FDA ban on shock device affects one school

By Eileen Weber
October 8th, 2020
Food and Drug Administration banned the use of electrical stimulation devices (ESDs) because they present an “unreasonable and substantial risk of illness or injury” to patients with aggressive or self-injurious behavior.

This past spring, the Food and Drug Administration banned the use of electrical stimulation devices (ESDs) because they present an “unreasonable and substantial risk of illness or injury” to patients with aggressive or self-injurious behavior.

The ban is nation-wide but directly impacts one school—the Judge Rotenberg Educational Center (JRC) in Canton, Mass. The device has been used for decades at the residential school for people with autism and other psychiatric, developmental, or mental disabilities. It is the only facility in the U.S. that uses the technique on its residents.

“Since ESDs were first marketed more than 20 years ago, we have gained a better understanding of the danger these devices present to public health,” said William Maisel, MD, M.P.H., director of the Office of Product Evaluation and Quality in the FDA’s Center for Devices and Radiological Health.

“Through advancements in medical science, there are now more treatment options available to reduce or stop self-injurious or aggressive behavior, thus avoiding the substantial risk ESDs present,” he added in an official statement.

The FDA, an agency within the Department of Health and Human Services, said evidence suggests that the device doesn’t actually deter the behavior it is meant to change. The agency said a number of significant psychological and physical risks are associated with their use like worsening underlying symptoms, depression, anxiety, PTSD, and even burns and tissue damage.

The federal organization has banned only two other products—powdered surgical gloves in 2017 and prosthetic hair fibers in 1983.

In 2016, the Washington Post covered a story about the use of the devices at JRC. One in five residents are hooked up to the device, which is a box about the size of a deck of cards that can send 45.5 milliamps of electricity through bands attached to the wrists or legs.

The FDA, at that time, was threatening a ban of the device. Advocates for autistic people have been against its use. On the other hand, some parents supported it, claiming it has been life-changing for their children who have aggressive outbursts.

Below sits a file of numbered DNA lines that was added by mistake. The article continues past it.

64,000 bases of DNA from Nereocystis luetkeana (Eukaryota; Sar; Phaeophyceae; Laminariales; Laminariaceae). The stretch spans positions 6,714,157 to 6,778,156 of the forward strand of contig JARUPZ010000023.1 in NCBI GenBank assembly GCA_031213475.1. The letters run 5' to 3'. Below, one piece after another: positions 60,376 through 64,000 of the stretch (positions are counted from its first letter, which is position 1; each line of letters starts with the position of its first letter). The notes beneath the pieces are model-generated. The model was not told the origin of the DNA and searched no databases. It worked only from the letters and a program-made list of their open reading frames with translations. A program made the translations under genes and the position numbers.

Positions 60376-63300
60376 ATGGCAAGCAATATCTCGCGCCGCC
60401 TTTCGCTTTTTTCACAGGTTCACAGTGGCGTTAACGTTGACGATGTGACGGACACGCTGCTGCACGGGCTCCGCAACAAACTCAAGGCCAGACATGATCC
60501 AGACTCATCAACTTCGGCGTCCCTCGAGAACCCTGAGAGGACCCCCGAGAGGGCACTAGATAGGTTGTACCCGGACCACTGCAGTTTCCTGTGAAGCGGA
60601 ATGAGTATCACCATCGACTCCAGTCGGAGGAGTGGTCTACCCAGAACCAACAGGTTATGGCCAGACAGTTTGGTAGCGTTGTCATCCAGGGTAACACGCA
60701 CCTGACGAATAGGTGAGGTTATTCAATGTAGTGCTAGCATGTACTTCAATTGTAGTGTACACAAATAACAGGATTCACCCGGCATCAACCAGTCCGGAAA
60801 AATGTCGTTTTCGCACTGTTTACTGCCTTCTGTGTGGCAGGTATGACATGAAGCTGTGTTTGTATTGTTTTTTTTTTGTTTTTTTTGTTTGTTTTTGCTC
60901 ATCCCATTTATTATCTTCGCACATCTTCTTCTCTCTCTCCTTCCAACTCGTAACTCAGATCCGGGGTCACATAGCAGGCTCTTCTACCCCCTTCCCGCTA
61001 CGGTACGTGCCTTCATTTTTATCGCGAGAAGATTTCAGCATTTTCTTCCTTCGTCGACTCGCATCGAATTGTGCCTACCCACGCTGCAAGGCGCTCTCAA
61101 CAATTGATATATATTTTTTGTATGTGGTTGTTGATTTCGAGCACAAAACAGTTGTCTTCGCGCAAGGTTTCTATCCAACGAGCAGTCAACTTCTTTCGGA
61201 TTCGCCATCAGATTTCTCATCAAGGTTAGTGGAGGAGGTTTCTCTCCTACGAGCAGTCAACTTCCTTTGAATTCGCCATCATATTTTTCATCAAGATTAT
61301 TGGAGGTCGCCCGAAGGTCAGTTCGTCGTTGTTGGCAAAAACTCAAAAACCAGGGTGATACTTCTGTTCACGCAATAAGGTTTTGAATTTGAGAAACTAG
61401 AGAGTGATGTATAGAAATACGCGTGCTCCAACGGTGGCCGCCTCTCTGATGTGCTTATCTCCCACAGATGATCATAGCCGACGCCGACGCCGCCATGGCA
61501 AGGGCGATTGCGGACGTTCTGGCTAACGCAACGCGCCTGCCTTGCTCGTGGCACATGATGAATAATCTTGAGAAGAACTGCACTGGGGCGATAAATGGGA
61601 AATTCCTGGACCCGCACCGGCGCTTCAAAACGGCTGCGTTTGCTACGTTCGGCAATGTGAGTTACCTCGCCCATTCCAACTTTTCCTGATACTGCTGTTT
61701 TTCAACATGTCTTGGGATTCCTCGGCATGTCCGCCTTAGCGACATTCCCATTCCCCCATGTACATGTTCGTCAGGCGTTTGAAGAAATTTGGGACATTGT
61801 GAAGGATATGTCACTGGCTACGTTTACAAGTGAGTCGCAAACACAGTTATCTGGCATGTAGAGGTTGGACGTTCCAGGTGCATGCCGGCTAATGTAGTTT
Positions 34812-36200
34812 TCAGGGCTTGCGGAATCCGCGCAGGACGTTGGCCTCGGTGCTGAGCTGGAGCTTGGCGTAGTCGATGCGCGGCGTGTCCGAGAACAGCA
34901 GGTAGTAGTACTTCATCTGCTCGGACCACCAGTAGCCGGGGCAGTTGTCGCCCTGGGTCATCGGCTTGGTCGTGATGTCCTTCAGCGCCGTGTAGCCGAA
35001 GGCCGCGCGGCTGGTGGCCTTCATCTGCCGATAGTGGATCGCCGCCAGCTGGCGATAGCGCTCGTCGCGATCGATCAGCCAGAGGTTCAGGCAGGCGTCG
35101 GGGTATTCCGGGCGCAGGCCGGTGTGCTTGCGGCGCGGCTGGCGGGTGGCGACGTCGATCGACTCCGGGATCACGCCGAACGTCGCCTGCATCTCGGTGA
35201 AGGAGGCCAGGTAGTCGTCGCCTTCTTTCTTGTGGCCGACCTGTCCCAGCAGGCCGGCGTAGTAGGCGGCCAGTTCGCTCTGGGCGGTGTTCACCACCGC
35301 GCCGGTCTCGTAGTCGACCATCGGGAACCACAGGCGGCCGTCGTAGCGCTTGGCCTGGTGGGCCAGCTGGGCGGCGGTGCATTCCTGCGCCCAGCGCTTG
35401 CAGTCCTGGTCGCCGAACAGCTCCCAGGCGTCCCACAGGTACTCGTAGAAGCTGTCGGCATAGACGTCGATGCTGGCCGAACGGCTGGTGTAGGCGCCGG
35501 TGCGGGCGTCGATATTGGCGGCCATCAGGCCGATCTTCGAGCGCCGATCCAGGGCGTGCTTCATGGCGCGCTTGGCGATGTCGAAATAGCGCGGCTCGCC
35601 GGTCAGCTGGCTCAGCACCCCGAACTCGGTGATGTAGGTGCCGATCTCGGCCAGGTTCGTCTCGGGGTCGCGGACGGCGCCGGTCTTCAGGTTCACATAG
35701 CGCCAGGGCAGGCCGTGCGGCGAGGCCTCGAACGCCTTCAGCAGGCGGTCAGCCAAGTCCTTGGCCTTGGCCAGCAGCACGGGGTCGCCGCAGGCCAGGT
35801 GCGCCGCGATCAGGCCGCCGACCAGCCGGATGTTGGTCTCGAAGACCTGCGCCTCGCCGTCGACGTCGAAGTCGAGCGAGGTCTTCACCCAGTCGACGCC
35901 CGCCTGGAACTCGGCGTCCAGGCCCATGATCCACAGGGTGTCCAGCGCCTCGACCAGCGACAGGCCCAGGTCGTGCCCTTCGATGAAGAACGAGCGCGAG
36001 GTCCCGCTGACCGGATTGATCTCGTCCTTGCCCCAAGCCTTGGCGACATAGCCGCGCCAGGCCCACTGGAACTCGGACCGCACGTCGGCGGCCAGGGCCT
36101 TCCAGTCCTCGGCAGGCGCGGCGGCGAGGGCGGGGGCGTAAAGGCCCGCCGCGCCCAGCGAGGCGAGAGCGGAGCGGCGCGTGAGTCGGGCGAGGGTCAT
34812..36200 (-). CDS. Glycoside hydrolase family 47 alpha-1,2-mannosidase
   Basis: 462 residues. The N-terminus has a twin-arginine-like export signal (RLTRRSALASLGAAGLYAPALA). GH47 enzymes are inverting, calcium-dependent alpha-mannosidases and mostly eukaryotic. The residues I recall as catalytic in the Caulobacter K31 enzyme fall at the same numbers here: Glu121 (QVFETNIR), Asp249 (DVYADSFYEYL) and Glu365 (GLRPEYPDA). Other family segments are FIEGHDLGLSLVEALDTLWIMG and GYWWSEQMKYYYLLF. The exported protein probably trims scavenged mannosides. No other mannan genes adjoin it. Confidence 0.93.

Aggressive outbursts include biting off one’s own tongue, banging one’s head so hard the retinas detach, and ripping out chunks of skin. One resident’s mother relayed an incident in which her son had an episode, lashing out at her by ripping out most of her hair. The school said they use the device as a last resort in conjunction with other behavioral therapies.

The FDA noted they realize patients may need to transition to other treatments as they gradually decrease the use of the device. They offered a 30- to 180-day reprieve from the date of the ban, depending on specific individual circumstances, to provide enough opportunity to make that shift.

The agency also noted that its decision to ban the device came as a result of consulting clinical and scientific data, input from experts in the field and state agencies, comments from JRC, parents and individuals familiar with ESDs, disability rights groups, and the FDA’s own advisory panel.

They said they believe “state-of-the-art behavioral treatments, such as positive behavioral support, and medications can enable health care providers to find alternative approaches for curbing self-injurious or aggressive behaviors in their patients.”

JRC originally opened in 1971 in Rhode Island and then moved to Massachusetts in the mid-1990s. The facility started using ESDs in the 1980s after it was named for Judge Rotenberg who allowed them to continue “aversive therapy,” as the shock treatment was called.

The device was meant to be a deterrent to negative behaviors in autistic people, like the head banging and other overtly aggressive responses either to themselves or others. Today, this form of shock treatment is seen as antiquated as conversion therapy is for the LGBTQ community by those who oppose it.

But the school has maintained that this device has had positive effects. In a New York Times article about the ban this past March, school officials were quoted as saying that they provided the FDA with “countless hours of testimony, volumes of information,” and “multiple requests” for the FDA to visit the school. They said the FDA “stuck its head in the sand and refused to visit.”

Representatives from Judge Rotenberg Educational Center could not be reached for comment at press time.

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